The focus on innovation in the upcoming year will include those technologies supporting increased collaboration and mobility. Virtual meetings are going to continue to play an important role in how business is being conducted in the post-pandemic workplace and even more so, mobile technology will be required for immediate access at any time, from any place.

In addition, the continued transition to Industry 4.0 and the demands for automation and transparency will lead to further innovations and adoption of solutions using artificial intelligence and machine learning, and further use of data analytics.

On the Fintech front, PitchBook, in their Q3 Emerging Tech Research, believes large incumbent players in the financial services sector and high levels of regulation may continue to limit the disruption to core services such as banking and lending. In addition, they believe while e-commerce and peer-to-peer payments activity is up, volume of purchases may be adversely impacted by the prolonged economic stress of the pandemic. Despite this mixed outlook, while the payments and wealth sectors of technology may not have seen the growth other areas of technology experienced, there continues to be wider adoption of mobile and virtual banking services and areas such as cryptocurrency which continues to garner credibility with the industry. In fact, Coinbase Global, the largest U.S.-based cryptocurrency exchange has filed with the SEC for an IPO. This is actually the first major bitcoin-focused company to test the public markets. In addition, Square in its third quarter letter to shareholders discussed a continued acceleration of secular shift such as omnichannel commerce, contactless payments, and digital wallets for consumers.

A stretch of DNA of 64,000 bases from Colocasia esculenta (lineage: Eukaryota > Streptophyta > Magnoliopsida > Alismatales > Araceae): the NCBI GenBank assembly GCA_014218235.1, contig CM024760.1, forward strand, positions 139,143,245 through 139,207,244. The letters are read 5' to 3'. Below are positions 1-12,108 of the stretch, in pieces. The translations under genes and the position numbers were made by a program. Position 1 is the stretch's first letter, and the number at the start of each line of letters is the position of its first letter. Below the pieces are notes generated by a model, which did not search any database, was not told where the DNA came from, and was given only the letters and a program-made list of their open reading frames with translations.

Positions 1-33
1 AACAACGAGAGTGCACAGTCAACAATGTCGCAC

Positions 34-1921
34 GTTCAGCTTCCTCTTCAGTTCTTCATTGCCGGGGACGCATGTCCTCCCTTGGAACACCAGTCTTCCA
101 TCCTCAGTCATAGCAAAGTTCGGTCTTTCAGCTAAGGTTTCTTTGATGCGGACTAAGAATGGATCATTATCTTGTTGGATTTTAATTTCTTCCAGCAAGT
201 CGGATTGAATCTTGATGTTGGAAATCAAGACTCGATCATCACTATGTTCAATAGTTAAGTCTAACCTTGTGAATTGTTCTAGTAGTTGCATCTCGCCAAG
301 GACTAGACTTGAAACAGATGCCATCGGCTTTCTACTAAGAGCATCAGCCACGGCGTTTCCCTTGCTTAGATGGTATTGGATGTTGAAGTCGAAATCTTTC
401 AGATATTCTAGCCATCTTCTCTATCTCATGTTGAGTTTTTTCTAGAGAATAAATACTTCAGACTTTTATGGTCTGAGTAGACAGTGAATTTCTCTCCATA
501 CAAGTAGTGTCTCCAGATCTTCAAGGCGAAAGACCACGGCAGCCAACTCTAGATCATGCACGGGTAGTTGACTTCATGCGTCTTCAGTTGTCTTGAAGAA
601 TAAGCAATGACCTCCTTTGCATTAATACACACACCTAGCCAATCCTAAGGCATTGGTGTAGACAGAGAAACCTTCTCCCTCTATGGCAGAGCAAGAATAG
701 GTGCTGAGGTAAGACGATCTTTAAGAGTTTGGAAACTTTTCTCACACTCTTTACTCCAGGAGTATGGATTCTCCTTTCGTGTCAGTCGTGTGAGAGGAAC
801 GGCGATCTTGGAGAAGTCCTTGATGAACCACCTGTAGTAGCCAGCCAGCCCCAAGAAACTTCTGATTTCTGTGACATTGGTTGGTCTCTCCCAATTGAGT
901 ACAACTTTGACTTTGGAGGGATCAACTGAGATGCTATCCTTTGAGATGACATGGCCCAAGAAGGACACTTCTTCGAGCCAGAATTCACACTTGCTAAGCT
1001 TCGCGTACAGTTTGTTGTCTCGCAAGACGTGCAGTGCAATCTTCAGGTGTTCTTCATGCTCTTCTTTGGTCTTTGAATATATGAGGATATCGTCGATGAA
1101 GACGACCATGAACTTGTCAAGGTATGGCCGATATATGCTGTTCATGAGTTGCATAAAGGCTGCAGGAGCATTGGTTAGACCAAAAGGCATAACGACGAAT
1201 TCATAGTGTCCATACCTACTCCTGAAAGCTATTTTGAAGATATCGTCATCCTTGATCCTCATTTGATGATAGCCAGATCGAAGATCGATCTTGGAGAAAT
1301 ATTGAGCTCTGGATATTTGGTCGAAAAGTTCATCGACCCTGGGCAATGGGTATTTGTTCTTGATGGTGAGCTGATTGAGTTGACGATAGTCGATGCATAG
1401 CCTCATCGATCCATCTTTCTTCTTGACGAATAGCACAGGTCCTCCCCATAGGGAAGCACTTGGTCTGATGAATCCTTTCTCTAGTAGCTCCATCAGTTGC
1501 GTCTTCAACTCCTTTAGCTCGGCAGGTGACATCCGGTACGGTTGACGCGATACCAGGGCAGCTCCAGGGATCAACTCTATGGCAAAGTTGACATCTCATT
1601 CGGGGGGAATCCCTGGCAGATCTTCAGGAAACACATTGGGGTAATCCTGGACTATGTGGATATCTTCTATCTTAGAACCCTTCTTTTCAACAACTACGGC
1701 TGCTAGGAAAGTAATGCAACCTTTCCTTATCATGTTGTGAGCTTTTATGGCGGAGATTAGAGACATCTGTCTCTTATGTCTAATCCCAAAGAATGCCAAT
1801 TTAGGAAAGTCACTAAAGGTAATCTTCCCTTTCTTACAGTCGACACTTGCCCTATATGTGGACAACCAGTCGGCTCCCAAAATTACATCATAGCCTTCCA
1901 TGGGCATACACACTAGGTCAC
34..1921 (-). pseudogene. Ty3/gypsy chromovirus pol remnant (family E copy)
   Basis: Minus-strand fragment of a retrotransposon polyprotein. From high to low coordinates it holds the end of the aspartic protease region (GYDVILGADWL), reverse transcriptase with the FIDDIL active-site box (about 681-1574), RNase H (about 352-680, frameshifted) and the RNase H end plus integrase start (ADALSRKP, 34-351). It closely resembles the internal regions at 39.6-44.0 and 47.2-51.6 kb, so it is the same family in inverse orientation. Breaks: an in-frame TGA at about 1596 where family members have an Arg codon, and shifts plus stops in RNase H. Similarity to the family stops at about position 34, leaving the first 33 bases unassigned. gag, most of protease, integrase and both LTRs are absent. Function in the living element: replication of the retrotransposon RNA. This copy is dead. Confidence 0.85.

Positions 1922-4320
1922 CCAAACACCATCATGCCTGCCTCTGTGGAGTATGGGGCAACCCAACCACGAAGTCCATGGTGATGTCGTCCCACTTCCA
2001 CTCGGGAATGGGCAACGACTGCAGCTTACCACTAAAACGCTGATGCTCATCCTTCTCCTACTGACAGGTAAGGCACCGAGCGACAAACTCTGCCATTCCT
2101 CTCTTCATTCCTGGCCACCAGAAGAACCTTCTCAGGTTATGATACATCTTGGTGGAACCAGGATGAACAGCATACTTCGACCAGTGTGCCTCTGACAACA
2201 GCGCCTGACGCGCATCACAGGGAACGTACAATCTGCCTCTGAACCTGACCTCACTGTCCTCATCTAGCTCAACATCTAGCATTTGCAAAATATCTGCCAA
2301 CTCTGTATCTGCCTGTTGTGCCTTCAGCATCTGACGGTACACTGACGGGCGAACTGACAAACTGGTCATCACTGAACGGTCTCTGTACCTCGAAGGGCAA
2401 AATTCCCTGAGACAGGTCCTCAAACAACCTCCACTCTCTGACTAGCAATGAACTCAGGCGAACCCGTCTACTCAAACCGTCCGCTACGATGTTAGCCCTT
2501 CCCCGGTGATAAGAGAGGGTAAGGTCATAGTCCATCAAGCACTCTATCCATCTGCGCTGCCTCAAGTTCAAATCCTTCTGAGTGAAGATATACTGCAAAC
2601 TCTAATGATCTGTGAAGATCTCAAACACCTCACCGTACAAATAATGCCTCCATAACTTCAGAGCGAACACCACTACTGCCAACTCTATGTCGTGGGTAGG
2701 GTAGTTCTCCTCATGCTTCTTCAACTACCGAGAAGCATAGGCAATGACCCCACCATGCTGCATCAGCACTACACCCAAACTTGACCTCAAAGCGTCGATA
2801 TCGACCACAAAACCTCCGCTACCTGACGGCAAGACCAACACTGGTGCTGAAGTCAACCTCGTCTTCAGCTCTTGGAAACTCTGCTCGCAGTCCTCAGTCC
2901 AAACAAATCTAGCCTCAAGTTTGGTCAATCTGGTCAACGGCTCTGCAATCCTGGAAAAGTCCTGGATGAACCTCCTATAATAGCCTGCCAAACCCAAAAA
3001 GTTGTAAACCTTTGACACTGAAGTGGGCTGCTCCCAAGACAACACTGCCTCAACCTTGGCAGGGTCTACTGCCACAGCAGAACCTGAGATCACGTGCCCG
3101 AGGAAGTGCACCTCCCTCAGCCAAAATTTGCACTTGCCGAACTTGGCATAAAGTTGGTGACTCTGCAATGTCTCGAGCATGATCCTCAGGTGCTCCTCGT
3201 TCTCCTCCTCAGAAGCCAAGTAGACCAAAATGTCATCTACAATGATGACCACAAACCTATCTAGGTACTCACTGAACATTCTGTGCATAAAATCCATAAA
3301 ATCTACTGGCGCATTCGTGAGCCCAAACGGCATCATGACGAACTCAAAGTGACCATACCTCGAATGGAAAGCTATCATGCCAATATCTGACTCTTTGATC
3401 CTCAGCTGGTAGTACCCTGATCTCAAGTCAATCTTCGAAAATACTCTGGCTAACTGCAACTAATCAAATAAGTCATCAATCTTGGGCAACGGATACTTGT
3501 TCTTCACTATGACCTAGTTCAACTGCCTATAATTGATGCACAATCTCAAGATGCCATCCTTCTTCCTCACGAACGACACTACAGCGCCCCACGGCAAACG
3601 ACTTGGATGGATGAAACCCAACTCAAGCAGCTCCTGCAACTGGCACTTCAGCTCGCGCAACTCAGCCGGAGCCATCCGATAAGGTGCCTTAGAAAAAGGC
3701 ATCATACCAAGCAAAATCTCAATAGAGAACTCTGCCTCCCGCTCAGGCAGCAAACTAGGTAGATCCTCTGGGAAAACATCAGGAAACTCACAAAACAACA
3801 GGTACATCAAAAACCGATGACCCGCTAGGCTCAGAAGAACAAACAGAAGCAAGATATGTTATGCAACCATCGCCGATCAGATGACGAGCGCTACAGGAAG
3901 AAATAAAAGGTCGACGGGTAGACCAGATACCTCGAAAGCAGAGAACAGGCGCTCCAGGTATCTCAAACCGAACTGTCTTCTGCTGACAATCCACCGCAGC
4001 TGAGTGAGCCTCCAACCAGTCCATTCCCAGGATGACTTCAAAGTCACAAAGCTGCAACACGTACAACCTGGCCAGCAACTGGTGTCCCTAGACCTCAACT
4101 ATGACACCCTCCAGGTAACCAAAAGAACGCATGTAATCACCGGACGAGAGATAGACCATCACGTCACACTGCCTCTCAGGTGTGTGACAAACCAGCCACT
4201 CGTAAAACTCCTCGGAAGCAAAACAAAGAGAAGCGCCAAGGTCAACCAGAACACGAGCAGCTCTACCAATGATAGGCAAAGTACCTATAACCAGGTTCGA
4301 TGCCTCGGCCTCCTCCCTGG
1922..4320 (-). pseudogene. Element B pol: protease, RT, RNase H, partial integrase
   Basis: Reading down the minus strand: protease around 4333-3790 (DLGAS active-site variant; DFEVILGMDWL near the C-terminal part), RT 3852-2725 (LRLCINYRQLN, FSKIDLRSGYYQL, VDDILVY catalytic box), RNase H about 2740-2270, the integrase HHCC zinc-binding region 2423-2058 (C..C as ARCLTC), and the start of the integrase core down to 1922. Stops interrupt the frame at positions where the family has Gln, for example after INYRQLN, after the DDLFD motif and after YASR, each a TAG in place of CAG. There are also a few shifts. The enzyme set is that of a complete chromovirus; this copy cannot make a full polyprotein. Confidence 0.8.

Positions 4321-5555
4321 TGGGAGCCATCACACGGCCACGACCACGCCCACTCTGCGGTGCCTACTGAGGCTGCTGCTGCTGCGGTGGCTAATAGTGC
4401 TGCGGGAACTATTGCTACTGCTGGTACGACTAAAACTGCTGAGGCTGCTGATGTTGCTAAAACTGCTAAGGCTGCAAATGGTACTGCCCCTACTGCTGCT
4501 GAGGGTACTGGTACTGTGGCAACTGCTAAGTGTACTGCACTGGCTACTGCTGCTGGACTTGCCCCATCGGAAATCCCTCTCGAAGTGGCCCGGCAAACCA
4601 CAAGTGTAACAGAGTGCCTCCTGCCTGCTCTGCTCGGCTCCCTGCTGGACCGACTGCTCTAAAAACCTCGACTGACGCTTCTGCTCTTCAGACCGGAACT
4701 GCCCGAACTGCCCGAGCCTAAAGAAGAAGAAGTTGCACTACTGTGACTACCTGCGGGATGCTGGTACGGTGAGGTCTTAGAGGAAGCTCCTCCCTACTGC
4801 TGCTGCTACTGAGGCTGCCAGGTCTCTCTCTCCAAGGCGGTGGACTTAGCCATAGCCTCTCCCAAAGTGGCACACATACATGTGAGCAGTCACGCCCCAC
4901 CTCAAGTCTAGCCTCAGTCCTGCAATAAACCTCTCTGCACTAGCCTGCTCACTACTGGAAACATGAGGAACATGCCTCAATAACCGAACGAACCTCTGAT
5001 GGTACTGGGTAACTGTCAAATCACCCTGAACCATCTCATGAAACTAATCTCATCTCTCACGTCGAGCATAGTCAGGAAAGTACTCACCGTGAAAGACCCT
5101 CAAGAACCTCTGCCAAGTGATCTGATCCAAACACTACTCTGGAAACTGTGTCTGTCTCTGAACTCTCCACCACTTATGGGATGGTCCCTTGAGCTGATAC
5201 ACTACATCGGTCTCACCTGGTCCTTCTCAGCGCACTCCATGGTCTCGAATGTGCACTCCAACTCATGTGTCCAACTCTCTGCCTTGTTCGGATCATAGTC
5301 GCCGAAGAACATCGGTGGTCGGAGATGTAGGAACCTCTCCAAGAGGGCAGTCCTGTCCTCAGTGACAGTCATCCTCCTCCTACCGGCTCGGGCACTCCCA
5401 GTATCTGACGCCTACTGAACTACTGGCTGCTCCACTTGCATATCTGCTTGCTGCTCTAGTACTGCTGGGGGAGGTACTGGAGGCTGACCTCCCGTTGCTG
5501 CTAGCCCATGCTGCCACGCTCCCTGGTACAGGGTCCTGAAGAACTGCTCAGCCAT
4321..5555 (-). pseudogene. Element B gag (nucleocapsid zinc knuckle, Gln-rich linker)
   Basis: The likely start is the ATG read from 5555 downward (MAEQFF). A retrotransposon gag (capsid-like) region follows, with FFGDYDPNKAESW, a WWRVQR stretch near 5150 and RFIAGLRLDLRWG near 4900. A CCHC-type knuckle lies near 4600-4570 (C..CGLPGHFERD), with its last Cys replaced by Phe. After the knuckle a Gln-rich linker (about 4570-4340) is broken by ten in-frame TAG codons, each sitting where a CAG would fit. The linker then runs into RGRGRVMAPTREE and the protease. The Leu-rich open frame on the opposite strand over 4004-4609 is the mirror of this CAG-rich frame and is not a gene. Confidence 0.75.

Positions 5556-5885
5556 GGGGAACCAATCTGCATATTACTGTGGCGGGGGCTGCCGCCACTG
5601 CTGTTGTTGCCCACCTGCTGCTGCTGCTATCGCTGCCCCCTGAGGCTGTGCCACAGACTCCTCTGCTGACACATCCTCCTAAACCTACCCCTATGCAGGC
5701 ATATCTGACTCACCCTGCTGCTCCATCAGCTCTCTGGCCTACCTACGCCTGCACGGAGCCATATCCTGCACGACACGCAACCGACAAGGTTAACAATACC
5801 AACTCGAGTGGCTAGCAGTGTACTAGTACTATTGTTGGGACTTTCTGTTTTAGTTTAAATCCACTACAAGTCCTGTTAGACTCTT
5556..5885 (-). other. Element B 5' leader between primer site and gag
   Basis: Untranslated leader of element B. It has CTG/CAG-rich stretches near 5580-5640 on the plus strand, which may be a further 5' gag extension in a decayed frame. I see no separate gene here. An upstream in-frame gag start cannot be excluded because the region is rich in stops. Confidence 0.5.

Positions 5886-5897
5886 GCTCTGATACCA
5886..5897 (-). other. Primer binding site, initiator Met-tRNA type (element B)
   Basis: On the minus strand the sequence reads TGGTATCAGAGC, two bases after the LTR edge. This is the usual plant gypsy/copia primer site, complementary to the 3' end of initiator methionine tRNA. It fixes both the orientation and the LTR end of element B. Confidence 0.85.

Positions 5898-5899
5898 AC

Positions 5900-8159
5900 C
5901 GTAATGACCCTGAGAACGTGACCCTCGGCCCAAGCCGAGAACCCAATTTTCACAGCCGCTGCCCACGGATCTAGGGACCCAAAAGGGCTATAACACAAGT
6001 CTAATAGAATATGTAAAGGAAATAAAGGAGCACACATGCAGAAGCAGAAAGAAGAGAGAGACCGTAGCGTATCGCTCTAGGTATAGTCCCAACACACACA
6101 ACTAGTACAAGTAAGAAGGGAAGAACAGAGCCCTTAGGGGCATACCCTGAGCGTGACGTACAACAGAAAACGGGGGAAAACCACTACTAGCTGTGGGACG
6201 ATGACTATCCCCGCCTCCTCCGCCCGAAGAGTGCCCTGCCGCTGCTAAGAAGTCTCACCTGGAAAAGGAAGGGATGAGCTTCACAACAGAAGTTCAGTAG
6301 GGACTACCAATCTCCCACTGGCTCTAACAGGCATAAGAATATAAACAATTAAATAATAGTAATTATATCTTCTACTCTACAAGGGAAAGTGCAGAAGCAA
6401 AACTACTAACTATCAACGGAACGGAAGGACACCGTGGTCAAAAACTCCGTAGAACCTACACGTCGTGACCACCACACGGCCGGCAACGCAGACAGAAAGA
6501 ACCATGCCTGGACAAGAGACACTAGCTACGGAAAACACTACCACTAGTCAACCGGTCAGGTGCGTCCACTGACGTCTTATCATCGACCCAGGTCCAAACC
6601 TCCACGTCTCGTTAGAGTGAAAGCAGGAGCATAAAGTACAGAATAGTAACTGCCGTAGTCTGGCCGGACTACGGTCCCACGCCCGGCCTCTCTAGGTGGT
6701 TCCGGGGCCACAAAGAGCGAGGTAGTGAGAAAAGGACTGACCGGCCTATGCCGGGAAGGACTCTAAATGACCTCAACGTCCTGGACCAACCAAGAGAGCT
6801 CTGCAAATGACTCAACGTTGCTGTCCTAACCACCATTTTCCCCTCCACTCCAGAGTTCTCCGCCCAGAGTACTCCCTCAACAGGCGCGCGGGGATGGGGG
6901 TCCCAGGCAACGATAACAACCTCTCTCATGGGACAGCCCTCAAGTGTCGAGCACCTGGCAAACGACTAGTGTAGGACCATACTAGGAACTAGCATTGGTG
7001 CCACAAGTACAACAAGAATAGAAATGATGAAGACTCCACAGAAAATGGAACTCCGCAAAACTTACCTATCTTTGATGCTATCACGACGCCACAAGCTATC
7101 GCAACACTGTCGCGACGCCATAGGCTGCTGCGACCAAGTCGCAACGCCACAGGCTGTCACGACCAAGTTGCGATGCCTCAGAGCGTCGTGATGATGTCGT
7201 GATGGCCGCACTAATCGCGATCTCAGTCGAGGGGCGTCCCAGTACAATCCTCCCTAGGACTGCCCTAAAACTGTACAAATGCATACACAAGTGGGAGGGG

Finally, there continues to be significant changes to health care. With the new administration, there is likely to be an increased focus on access. With the successful use of telehealth platforms over this past year, expect continued use of this technology to reach those groups currently underserved. In addition, the continued focus on behavioral health solutions will also drive demand for applications using AI and data analytics.

These advances in automation, mobility, collaboration and data analytics drive across multiple verticals and provide a significant demand for better security over data and personally identifiable information. This perfect storm of a world extremely dependent on technology has become a breeding ground for cyber attacks and threats. In a recent article on cybersecurity risk assessment planning, Jason Connotillo, a Director in EisnerAmper’s Process, Risk, and Technology Solutions, states that although “cybersecurity threats themselves are no longer novel, clients are taking notice that attacks appear to be rising during the pandemic and moving to a virtual work environment.” In addition, increasingly regulators have questioned policies used by aggregators of data to safeguard personal information. The wave of regulation in this area will also drive innovation.

The COVID-19 pandemic was the perfect storm to cause significant technological disruption to how people work and live. This coming year will bring even more innovation and continue to drive the acceleration of the trend to a more distributed, connected and data driven society.


Our Current Issue: Q1 – 2021

About Richard Cleaveland

Richard A. Cleaveland CPA is an Audit Partner and National Software Sector Leader, within the firm's Technology and Life Sciences Industry Group,

About Christine Gagnon

Christine Gagnon is an Audit Partner and Co-leader of the Florida Life Sciences and Technology Group.